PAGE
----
This year, winter has seemed interminable, and cabin fever is hitting hard. Now that spring finally is here, the challenge is to get out there and enjoy it in the short window before summer gets here.
What to do? Go on a spring drive, see fiddlehead ferns unfurl and surround yourself with that delicate shade of chartreuse that seems to tint the air green.
Look for wildflowers, kayak on cattail-lined creeks, stalk morel mushrooms and watch Dutch dancers clogging on the street.
Here are our picks for the best spring things to do in 2022.
Best festivals: Spring is prime time for heritage festivals.
In Iowa's Amanas, Germans celebrate Maifest April 30-May 1. In Pella, the Dutch celebrate Tulip Time May 5-7. Norwegians in Minnesota's Spring Grove and Westby and Stoughton in Wisconsin celebrate Syttende Mai May 13-15.
Best scenic drive: May is cherry-blossom time on the Old Mission Peninsula in Michigan's Grand Traverse Bay, near Traverse City. On a drive to the tip and back, you'll see a lighthouse, a mission church, an old-time general store, horse farms and many wineries — be sure to stop and sample.
Twin Citians love the 70-mile drive around Lake Pepin, a wide spot in the Mississippi that's lined with picturesque towns and villages.
Best bicycling: You can't beat the Root River Trail in southeast Minnesota, lined by lilac bushes and limestone outcroppings. As you ride, keep an eye peeled for newly dead elm trees; you may find morel mushrooms hidden underneath.
In Minneapolis, take a spin on the Grand Rounds, which passes the Eloise Butler Wildflower Garden and Quaking Bog in Wirth Park, as well as the Chain of Lakes.
In the western suburbs of Chicago, ride the 40-mile Fox River Trail through riverside parks and towns.
Best hiking: Not every hike has to be through a park or wilderness area. One of my favorites in spring is the 20-mile shore path around Geneva Lake in southeast Wisconsin, a resort area that gets crowded (and expensive) later in the season.
When we hiked it over Memorial Day, it was lined with tulips, flowering trees and pasqueflowers — and mansions, of course — and barely anyone was there.
For more dramatic scenery, head for Starved Rock State Park along the Illinois River, where the canyons are carpeted with bluebells.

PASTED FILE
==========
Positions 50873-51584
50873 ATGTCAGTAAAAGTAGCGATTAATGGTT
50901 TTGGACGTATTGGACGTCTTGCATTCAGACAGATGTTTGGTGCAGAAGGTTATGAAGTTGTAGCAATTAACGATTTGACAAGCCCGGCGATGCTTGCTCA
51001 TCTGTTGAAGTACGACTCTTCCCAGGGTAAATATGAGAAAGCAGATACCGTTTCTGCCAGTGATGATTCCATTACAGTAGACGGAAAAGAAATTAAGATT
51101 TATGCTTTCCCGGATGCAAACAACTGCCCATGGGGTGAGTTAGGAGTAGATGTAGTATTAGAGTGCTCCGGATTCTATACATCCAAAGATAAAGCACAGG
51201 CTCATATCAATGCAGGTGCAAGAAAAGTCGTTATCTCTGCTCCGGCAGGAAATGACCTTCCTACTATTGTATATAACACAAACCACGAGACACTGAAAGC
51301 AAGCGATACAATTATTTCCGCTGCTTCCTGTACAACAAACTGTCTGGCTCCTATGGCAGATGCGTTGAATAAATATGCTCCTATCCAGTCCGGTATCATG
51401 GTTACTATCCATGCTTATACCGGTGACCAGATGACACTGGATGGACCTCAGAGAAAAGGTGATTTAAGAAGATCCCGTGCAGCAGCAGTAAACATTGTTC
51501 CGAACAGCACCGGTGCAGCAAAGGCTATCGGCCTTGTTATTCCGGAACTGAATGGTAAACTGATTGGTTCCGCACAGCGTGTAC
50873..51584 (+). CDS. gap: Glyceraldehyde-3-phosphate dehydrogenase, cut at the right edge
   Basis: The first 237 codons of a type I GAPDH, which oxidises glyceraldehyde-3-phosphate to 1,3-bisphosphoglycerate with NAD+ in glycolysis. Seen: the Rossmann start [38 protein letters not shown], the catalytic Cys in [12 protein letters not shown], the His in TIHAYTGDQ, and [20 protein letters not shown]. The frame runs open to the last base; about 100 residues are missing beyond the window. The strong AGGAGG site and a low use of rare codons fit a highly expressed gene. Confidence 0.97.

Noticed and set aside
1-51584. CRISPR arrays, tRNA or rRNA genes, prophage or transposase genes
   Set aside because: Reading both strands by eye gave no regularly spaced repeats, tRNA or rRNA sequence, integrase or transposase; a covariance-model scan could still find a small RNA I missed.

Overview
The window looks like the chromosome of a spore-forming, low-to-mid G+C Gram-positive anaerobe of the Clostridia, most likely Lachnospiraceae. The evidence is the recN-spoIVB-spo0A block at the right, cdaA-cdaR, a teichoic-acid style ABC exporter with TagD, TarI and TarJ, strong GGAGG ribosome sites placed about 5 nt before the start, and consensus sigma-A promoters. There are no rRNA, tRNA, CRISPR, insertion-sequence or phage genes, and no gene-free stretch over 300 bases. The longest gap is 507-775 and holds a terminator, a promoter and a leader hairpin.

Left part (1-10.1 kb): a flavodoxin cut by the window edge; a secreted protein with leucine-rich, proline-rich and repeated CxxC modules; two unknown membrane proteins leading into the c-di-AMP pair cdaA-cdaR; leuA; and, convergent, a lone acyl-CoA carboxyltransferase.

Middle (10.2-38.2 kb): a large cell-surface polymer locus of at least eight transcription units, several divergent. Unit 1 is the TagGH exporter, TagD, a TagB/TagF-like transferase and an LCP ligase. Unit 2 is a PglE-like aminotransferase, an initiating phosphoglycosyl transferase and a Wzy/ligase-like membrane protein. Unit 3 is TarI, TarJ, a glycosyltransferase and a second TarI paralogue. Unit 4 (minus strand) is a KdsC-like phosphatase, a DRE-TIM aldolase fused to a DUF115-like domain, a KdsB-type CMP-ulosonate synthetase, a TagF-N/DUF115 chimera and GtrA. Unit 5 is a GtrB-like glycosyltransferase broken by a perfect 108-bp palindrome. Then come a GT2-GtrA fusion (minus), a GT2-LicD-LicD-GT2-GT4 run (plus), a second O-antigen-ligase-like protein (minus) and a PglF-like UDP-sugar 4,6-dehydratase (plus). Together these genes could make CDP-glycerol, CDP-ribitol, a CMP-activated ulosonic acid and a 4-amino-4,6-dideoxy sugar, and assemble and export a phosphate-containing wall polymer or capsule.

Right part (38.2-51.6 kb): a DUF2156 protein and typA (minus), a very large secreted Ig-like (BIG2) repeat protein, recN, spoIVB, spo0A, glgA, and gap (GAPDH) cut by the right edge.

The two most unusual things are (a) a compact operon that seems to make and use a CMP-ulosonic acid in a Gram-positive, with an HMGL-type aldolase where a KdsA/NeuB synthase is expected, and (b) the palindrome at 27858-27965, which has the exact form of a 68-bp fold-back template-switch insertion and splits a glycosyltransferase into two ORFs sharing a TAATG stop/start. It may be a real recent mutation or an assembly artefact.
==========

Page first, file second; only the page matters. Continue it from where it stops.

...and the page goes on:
Best waterfalls: Look north for these. In fact, the best one is half in Canada: High Falls in Grand Portage State Park, at the tip of Minnesota's North Shore.
They're also roaring across northern Wisconsin, from Big Manitou Falls in Pattison State Park to Copper and Brownstone Falls in Copper Falls State Park.
Best wildflowers: Try to catch the display of jeweled shooting stars in southwest Wisconsin's Perrot State Park, adjoining Trempealeau: It's stupendous. Expect to find them in mid-May, but call the park before you go.
Nearby, you can find woodland and prairie blooms on Mound Prairie SNA, a goat prairie in southeast Minnesota, on the Historic Bluff Country Scenic Byway between Houston and Hokah.
Just to the north, Whitewater State Park is the go-to park for spring ephemerals and morel mushrooms. It holds wildflower walks in May, and Bluebell Festival in neighboring Carley State Park usually is held on Mother's Day.
For a completely different array of blooms, head to Ridges Sanctuary in Door County in late May and early June. Its unusual land forms give it rare orchids, bog plants and endangered wildflowers, such as the dwarf lake iris.
If you miss the spring ephemerals in the south, you can find them a few weeks later on Minnesota's North Shore of Lake Superior, along with rare boreal blooms.